The Portland Observer, the oldest African-American newspaper in the state, has temporarily shut its doors and says it will cease printing a physical newspaper, as advertising revenue continued to nosedive during the novel coronavirus crisis.
The Observer, which is published once a week, covers the metro area's African-American and minority citizenry. But the paper has stopped printing its physical newspaper in late March, as it tries to keep costs down.
Observer Editor Michael Leighton wrote in a statement to Pamplin Media that the closure is temporary. "I can tell you our offices are closed to the public, but we are publishing online, working from home and expect to open the doors in two or three weeks or when public health officials recommend," he said.
The Portland Observer has been in print since 1970.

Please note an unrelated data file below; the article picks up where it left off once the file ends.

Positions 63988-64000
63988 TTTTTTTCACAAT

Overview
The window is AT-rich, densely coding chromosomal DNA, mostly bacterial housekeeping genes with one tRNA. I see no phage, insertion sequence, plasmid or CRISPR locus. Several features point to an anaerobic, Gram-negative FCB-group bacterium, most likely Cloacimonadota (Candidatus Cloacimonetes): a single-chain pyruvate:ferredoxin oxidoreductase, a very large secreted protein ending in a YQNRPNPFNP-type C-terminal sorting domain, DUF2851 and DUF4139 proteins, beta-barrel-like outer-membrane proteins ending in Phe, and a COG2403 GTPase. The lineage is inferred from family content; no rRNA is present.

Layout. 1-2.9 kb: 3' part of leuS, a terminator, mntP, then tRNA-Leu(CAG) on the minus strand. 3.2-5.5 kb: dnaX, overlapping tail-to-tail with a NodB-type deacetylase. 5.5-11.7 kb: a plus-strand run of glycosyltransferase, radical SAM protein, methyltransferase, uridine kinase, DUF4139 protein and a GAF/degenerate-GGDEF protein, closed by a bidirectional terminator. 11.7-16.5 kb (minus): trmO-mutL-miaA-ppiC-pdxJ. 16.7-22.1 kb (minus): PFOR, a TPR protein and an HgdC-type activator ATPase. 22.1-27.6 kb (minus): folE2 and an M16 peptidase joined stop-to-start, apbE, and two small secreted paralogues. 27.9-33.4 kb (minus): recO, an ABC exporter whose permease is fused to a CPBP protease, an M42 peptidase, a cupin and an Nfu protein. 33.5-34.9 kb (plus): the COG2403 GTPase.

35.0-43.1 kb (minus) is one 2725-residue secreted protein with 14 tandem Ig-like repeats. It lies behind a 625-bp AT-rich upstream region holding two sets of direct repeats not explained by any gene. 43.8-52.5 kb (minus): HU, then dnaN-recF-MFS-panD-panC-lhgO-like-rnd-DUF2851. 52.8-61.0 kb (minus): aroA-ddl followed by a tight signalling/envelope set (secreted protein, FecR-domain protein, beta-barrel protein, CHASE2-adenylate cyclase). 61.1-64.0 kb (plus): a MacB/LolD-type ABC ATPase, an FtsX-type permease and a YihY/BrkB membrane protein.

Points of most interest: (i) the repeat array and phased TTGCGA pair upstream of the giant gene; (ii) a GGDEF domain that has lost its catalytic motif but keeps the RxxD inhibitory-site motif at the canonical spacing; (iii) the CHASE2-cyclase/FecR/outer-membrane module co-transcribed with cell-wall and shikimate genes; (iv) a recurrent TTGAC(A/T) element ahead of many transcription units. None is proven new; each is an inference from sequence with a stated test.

With shops closed and events canceled, traditional media across the state have taken a hard blow. Small operations, such as The Portland Observer have been hit especially hard.
"Our advertising revenue has been hurt immensely," Leighton said. "We've had many ads canceled due to our clients cancelling events and closing their doors to the public."
Pamplin Media Group cut the pay of its workforce and PMG President Mark Garber wrote to readers this week that the company is considering temporarily merging some of its 24 newspapers together, in order to save on printing costs.
Leighton said the print edition of The Portland Observer will return April 15. It remains the city's only in-print African American newspaper. The Skanner newspaper announced in January it would go online only.
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